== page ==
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CMU SCS Copyright: C. Faloutsos (2013)56 DSP - Detailed outline DFT –what –why –how –Arithmetic examples –properties / observations –DCT –2-d DFT –Fast Fourier Transform (FFT)

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CMU SCS Copyright: C. Faloutsos (2013)57 Arithmetic examples Impulse function: x = { 0, 1, 0, 0} (n = 4) X 0 =? 0 1 time value 1 details

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CMU SCS Copyright: C. Faloutsos (2013)58 Arithmetic examples Impulse function: x = { 0, 1, 0, 0} (n = 4) X 0 =? A: X 0 = 1/sqrt(4) * 1* exp(-j 2 0 / n ) = 1/2 X 1 =? X 2 =? X 3 =? details

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CMU SCS Copyright: C. Faloutsos (2013)59 Arithmetic examples Impulse function: x = { 0, 1, 0, 0} (n = 4) X 0 =? A: X 0 = 1/sqrt(4) * 1* exp(-j 2 0 / n ) = 1/2 X 1 = -1/2 j X 2 = - 1/2 X 3 = + 1/2 j Q: does the ‘symmetry’ property hold? details

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CMU SCS Copyright: C. Faloutsos (2013)60 Arithmetic examples Impulse function: x = { 0, 1, 0, 0} (n = 4) X 0 =? A: X 0 = 1/sqrt(4) * 1* exp(-j 2 0 / n ) = 1/2 X 1 = -1/2 j X 2 = - 1/2 X 3 = + 1/2 j Q: does the ‘symmetry’ property hold? A: Yes (of course) details

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CMU SCS Copyright: C. Faloutsos (2013)61 Arithmetic examples Impulse function: x = { 0, 1, 0, 0} (n = 4) X 0 =? A: X 0 = 1/sqrt(4) * 1* exp(-j 2 0 / n ) = 1/2 X 1 = -1/2 j X 2 = - 1/2 X 3 = + 1/2 j Q: check Parseval’s theorem details

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CMU SCS Copyright: C. Faloutsos (2013)62 Arithmetic examples Impulse function: x = { 0, 1, 0, 0} (n = 4) X 0 =? A: X 0 = 1/sqrt(4) * 1* exp(-j 2 0 / n ) = 1/2 X 1 = -1/2 j X 2 = - 1/2 X 3 = + 1/2 j Q: (Amplitude) spectrum? details

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CMU SCS Copyright: C. Faloutsos (2013)63 Arithmetic examples Impulse function: x = { 0, 1, 0, 0} (n = 4) X 0 =? A: X 0 = 1/sqrt(4) * 1* exp(-j 2 0 / n ) = 1/2 X 1 = -1/2 j X 2 = - 1/2 X 3 = + 1/2 j Q: (Amplitude) spectrum? A: FLAT!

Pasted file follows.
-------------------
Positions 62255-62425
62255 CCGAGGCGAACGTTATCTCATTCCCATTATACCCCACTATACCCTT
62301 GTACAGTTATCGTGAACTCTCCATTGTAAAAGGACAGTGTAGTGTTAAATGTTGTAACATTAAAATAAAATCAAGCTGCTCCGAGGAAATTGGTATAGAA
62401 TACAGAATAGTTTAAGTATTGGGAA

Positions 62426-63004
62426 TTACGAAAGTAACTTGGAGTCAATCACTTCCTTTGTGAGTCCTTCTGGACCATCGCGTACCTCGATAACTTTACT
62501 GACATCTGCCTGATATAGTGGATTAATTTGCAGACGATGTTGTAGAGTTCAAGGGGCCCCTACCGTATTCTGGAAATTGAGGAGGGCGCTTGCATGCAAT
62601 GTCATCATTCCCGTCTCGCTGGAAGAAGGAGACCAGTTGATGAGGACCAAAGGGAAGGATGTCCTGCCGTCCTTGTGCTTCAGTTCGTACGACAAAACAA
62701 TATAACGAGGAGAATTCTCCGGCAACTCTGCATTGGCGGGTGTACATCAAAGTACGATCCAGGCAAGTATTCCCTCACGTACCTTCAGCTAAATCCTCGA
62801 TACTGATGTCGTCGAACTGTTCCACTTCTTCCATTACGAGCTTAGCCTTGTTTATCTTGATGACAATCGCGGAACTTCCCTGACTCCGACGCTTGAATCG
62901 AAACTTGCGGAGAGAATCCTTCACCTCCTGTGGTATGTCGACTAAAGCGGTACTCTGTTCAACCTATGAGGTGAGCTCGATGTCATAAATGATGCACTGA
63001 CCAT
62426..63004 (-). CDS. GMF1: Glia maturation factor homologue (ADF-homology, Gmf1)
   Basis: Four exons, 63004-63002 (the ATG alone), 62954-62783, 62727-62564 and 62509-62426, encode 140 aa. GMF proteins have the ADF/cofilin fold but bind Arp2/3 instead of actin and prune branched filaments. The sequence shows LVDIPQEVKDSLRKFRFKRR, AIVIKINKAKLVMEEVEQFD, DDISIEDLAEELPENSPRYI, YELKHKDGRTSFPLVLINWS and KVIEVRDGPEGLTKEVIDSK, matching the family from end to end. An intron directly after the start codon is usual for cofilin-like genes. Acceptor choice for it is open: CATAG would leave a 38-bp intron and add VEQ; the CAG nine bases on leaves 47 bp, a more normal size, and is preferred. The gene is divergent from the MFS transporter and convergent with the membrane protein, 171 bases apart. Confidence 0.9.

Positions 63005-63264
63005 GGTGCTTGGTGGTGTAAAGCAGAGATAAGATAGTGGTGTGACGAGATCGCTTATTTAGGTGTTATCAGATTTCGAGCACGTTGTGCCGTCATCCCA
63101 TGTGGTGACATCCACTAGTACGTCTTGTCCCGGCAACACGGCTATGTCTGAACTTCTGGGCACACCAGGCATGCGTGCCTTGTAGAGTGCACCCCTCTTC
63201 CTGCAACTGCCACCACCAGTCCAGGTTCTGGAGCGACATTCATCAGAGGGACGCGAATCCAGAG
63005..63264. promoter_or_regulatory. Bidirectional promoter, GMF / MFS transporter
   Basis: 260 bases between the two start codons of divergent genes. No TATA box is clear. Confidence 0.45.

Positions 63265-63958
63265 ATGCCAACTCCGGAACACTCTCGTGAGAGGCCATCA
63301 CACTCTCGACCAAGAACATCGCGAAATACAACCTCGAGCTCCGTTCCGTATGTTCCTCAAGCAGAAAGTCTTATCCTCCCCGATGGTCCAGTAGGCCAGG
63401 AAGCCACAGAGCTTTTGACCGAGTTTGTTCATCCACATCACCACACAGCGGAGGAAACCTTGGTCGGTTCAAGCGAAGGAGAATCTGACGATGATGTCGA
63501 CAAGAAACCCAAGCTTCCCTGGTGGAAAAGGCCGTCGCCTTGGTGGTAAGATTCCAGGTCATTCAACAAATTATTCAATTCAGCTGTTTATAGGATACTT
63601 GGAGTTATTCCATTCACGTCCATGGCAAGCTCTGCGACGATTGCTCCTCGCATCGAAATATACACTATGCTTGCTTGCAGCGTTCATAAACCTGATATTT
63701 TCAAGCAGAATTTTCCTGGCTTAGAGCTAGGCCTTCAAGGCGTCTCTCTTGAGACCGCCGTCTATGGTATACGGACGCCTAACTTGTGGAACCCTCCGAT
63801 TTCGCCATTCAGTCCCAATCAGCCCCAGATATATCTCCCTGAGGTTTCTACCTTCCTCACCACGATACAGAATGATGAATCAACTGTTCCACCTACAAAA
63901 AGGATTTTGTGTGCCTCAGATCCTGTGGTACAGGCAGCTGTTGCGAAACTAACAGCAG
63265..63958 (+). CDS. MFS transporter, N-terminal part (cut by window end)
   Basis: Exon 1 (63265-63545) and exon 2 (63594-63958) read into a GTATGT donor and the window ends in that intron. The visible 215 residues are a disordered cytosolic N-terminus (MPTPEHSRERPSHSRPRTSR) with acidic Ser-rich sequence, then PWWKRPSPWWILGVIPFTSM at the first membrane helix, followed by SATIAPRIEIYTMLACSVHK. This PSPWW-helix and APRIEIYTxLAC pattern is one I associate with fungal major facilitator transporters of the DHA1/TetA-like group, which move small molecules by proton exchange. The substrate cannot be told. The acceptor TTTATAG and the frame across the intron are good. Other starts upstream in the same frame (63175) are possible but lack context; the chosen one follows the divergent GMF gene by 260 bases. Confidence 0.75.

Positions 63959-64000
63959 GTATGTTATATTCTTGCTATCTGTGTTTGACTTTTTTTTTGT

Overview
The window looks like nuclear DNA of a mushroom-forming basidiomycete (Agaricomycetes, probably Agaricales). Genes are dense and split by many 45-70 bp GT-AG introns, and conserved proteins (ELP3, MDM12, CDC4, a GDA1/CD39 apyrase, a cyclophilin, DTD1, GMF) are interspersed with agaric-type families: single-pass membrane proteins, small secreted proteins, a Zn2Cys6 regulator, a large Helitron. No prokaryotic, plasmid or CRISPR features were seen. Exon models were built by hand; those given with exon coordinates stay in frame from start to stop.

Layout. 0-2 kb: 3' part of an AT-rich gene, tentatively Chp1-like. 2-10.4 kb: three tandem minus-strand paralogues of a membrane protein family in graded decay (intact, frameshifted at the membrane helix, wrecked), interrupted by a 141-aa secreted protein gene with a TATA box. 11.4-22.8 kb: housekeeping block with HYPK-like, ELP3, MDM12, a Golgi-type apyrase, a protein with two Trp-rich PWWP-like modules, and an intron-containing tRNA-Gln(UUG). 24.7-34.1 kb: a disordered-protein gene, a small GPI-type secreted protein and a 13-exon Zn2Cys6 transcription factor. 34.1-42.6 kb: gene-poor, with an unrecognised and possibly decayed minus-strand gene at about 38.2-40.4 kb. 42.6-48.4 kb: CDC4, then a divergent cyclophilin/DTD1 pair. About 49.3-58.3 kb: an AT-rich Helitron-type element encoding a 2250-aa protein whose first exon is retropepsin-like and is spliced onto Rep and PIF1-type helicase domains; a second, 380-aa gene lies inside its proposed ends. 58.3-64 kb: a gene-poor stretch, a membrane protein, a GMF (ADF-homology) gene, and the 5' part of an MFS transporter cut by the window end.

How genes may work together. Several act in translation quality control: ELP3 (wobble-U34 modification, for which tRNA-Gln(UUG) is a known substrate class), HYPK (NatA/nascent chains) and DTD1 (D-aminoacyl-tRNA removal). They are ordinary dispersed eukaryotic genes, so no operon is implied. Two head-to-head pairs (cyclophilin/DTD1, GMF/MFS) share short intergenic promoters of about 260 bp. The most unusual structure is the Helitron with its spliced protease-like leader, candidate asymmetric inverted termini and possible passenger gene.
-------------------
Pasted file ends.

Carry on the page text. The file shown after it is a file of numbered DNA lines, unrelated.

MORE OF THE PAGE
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CMU SCS Copyright: C. Faloutsos (2013)64 Arithmetic examples Q: What does this mean?

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CMU SCS Copyright: C. Faloutsos (2013)65 Arithmetic examples Q: What does this mean? A: All frequencies are equally important -> –we need n numbers in the frequency domain to represent just one non-zero number in the time domain! – “frequency leak”

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CMU SCS Copyright: C. Faloutsos (2013)66 DSP - Detailed outline DFT –what –why –how –Arithmetic examples –properties / observations –DCT –2-d DFT –Fast Fourier Transform (FFT)

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CMU SCS Copyright: C. Faloutsos (2013)67 Observations DFT of ‘step’ function: x = { 0, 0,..., 0, 1, 1,... 1} t xtxt

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CMU SCS Copyright: C. Faloutsos (2013)68 Observations DFT of ‘step’ function: x = { 0, 0,..., 0, 1, 1,... 1} t xtxt f = 0

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CMU SCS Copyright: C. Faloutsos (2013)69 Observations DFT of ‘step’ function: x = { 0, 0,..., 0, 1, 1,... 1} t xtxt f = 0 f=1

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CMU SCS Copyright: C. Faloutsos (2013)70 Observations DFT of ‘step’ function: x = { 0, 0,..., 0, 1, 1,... 1} t xtxt f = 0 f=1 the more frequencies, the better the approx. ‘ringing’ becomes worse reason: discontinuities; trends

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CMU SCS Copyright: C. Faloutsos (2013)71 Observations Ringing for trends: because DFT ‘sub- consciously’ replicates the signal t xtxt

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CMU SCS Copyright: C. Faloutsos (2013)72 Observations Ringing for trends: because DFT ‘sub- consciously’ replicates the signal t xtxt

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CMU SCS Copyright: C. Faloutsos (2013)73 Observations Ringing for trends: because DFT ‘sub- consciously’ replicates the signal t xtxt

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CMU SCS Copyright: C. Faloutsos (2013)74 original

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CMU SCS Copyright: C. Faloutsos (2013)75 DC and 1st

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CMU SCS Copyright: C. Faloutsos (2013)76 And 2nd DC and 1st

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CMU SCS Copyright: C. Faloutsos (2013)77 And 3rd DC and 1st And 2nd

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CMU SCS Copyright: C. Faloutsos (2013)78 And 4th DC and 1st And 3rd And 2nd

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CMU SCS Copyright: C. Faloutsos (2013)79 Observations Q: DFT of a sinusoid, eg. x t = 3 sin( 2 / 4 t) (t = 0,..., 3) Q: X 0 = ? Q: X 1 = ? Q: X 2 = ? Q: X 3 = ?

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CMU SCS Copyright: C. Faloutsos (2013)80 Observations Q: DFT of a sinusoid, eg. x t = 3 sin( 2 / 4 t) (t = 0,..., 3) Q: X 0 = 0 Q: X 1 = -3 j Q: X 2 = 0 Q: X 3 = 3j check ‘symmetry’ check Parseval